The EU’s tax problem

(Nick Youngson, Alpha Stock Images, CC BY-SA 3.0)

After a number of tax evasion and money laundering schemes have been revealed in recent years, the Parliament of the European Union established a special committee to investigate the EU taxation policies.

Now, after a year-long inquiry, the Parliament’s special tax committee adopted a detailed roadmap towards fairer and more effective taxation, a Parliament’s press release said.

Among various recommendations there are: a need to work on a proposal for a European financial police force, an AML watchdog, a global tax body within the UN, and a system of protecting whistleblowers and investigative journalists investigating tax abuses.

However, the 154-page report features only recommendations which are non-binding for the EU Parliament, let alone the individual member states.

Why now?

The need to form a special committee to investigate tax abuses perpetrated in all EU member states was prompted by the results of a series of investigations into various tax abuses and money-laundering operations perpetrated inside the European single market.

As far as tax abuses are concerned, some of the worldwide revelations by journalist and whistleblowers most known by the general public include the Luxleaks, Panama papers and Paradise papers.

Many of the most complex investigations relating to money-laundering schemes have been carried out by the Organized Crime and Corruption Reporting Project (OCCRP). This non-profit media organization, which provides an investigative reporting platform, has published a series of investigations known as Laundromats in which it exposes these various fraudulent schemes.

After a number of investigations revealing how illegally gotten gains from authoritarian countries get laundered with the help of various western banks, OCCRP recently published one of its deepest dives into Russia’s criminal financial underworld – the so called “Troika Laundromat” (read more).

The investigation is based on leaked banking transactions obtained by OCCRP and the Lithuanian news site 15min.lt. The complete dataset includes more than 1.3 million banking transactions from 238,000 natural persons and private entities, as well as thousands of emails, contracts, and company registration forms. It shows a complex financial web composed of at least 75 different offshore shell companies that functioned from 2006 to 2013.

Troublemakers

The report highlights the fact that seven member states have been criticized by the European Commission for shortcomings in their tax systems. These states are: Belgium, Cyprus, Hungary, Ireland, Luxembourg, Malta and the Netherlands. The Commission has criticized these countries, saying that they undermine the integrity of the European single market by facilitating aggressive tax planning globally.

A recent study by Oxfam International has identified five EU Member States as corporate tax havens: Cyprus, Ireland, Luxemburg, Malta and the Netherlands.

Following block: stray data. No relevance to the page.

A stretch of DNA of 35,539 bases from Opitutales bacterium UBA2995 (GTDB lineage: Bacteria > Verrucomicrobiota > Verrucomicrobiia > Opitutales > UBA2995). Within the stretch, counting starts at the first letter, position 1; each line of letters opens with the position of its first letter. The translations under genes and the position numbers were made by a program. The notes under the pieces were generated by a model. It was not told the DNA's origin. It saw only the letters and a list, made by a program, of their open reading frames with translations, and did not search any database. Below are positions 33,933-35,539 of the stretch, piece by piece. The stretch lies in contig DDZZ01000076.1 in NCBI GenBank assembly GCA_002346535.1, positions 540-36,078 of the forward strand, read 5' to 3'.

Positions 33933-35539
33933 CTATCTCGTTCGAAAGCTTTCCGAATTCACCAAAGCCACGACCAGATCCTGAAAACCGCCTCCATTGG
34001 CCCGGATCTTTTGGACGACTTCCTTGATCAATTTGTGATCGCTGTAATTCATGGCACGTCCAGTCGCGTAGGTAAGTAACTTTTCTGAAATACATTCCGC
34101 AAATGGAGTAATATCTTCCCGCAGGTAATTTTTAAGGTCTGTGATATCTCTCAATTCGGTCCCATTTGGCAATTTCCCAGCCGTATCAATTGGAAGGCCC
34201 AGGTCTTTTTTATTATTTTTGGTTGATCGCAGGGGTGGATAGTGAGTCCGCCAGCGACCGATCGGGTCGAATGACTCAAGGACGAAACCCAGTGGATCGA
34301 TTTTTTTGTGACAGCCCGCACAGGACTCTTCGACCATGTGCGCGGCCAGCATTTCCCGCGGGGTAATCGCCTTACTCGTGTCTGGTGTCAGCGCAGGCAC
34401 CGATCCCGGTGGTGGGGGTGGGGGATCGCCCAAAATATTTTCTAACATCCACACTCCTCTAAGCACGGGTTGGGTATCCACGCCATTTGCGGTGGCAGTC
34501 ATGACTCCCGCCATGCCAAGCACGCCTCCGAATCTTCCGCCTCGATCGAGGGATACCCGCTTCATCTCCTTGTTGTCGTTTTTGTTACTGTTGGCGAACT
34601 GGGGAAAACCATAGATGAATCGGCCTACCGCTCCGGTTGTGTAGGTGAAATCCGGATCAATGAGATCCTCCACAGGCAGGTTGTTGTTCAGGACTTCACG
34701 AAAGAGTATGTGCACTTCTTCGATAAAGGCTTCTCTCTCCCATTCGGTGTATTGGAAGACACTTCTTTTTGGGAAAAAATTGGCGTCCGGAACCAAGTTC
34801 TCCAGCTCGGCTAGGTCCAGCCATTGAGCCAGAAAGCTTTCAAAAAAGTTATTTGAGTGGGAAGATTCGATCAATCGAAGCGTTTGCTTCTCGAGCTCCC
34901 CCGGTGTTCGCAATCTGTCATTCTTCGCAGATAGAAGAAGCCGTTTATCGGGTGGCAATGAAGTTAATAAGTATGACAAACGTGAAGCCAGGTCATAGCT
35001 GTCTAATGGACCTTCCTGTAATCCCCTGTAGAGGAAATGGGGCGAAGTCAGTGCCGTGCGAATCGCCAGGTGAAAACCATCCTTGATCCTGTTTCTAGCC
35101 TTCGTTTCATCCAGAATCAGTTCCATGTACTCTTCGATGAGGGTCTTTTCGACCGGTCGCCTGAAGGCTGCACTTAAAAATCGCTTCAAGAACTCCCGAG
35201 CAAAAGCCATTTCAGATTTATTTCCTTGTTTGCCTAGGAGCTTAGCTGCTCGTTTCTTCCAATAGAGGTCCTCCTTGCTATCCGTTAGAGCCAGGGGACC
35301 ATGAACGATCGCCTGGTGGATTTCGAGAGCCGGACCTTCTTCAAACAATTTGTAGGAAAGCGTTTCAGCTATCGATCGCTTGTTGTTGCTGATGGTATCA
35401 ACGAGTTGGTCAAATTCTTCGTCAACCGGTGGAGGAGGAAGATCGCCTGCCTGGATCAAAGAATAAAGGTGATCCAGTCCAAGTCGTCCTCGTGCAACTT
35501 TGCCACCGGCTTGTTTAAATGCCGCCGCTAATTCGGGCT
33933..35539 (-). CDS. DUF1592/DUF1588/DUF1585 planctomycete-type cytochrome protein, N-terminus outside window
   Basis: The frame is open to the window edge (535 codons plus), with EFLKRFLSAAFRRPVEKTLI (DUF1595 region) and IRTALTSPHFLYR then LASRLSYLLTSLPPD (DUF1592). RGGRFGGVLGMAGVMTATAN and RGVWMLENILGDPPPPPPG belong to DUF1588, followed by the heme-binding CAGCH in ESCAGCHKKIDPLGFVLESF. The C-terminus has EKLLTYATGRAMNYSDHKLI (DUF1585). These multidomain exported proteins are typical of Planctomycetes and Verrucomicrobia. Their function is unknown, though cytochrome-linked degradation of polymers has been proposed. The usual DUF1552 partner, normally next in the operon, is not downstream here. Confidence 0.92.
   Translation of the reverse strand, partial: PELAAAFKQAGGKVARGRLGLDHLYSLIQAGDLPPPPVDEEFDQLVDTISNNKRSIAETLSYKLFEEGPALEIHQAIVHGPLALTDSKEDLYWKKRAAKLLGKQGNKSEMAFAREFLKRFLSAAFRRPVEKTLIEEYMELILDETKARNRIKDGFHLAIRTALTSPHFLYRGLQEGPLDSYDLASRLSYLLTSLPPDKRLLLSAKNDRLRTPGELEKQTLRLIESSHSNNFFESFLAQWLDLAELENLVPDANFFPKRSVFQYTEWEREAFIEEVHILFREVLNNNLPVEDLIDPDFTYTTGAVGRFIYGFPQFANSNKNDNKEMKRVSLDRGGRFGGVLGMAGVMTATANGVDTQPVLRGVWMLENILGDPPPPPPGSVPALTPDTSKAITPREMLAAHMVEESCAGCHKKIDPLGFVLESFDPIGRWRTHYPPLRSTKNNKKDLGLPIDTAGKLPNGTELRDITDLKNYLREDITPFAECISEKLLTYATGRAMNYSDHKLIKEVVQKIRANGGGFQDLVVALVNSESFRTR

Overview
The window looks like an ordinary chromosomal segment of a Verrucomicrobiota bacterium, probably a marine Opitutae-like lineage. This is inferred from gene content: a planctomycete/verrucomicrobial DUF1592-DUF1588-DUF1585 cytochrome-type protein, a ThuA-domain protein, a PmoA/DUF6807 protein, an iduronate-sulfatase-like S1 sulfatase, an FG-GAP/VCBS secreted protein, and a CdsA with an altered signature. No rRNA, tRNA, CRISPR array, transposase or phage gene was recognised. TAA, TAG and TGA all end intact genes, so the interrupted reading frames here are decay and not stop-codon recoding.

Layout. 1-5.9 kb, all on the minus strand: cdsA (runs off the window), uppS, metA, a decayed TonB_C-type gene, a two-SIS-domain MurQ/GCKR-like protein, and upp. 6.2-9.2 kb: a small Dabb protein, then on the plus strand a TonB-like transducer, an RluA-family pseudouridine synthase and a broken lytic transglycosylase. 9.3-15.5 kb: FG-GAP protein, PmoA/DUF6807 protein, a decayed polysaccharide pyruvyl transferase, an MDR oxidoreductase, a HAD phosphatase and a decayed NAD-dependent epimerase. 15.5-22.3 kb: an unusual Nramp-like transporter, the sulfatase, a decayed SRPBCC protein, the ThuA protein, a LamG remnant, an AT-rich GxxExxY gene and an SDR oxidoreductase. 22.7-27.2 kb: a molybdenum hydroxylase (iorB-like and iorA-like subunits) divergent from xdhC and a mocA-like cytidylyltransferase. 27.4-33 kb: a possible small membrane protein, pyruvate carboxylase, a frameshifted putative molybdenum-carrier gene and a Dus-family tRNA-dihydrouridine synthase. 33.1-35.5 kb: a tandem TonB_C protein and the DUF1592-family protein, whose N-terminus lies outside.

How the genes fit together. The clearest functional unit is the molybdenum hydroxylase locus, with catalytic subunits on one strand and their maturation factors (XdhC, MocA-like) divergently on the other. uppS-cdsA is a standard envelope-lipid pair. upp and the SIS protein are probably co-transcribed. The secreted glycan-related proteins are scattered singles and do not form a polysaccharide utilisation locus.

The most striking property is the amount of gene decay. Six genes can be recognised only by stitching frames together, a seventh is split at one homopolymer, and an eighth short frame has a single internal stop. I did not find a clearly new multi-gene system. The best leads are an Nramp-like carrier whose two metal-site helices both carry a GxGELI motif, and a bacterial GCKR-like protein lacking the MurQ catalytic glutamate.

The special tax Committee’s latest report adds Belgium and Hungary to the list, stating that those countries “display traits of a tax haven and facilitate aggressive tax planning.”

The report also highlights that “the high level of inward and outward FDI as a percentage of GDP in seven Member States (Belgium, Cyprus, Hungary, Ireland, Luxemburg, Malta and the Netherlands) can only to a limited extent be explained by real economic activities taking place in these Member States.” It further notes that “such FDI is usually held by special purpose entities (SPEs) that often server to exploit loopholes.”

The report also points to Malta and Cyprus, noting that these two southern European countries pose a high risk to the rest of the EU members by their “golden visa” programs. According to a statement made by the EU Commission, wealthy candidates for residency or citizenship in those countries are not subjected to sufficient security and background checks to prevent them from posing security risks.

According to the authors of the report, the EU as a whole needs to do much more to tackle tax frauds perpetrated across the Union. “Europe has a serious money laundering and tax fraud problem. We have the world’s largest, richest and most integrated single market with free movement of capital, but little to no effective cross-border supervision and 28 differing national anti-money laundering and anti-tax fraud provisions,” one of the co-rapporteur, Jeppe Kofod from Denmark, said.

“This creates a string of loopholes, which are far too easy for criminals to abuse to launder vast amounts of money as in the Danske Bank scandal, or design highly profitable tax theft schemes like CumEx. We need tougher EU-level regulation, harsh sanctions on banks facilitating financial crimes, and a new European financial police within Europol,” he added.

Chances for cooperation on an EU level

To tackle cross-border tax evasion schemes and other financial crimes, the special tax Committee urged the European Commission to create a European financial police force as well as an anti-money laundering watchdog. Such a unit would be created within Europol, the EU’s police agency.

According to Reuters, the report was backed by the largest political parties in the EU Parliament, including the conservative and the socialist parties. However, judging from the fact that EU member states find it hard to agree on their own common tax policy, the chances for a tighter pan-European cooperation on anti-tax fraud operations are rather slim.

Filip Brokeš is an analyst and a journalist specializing in international relations.

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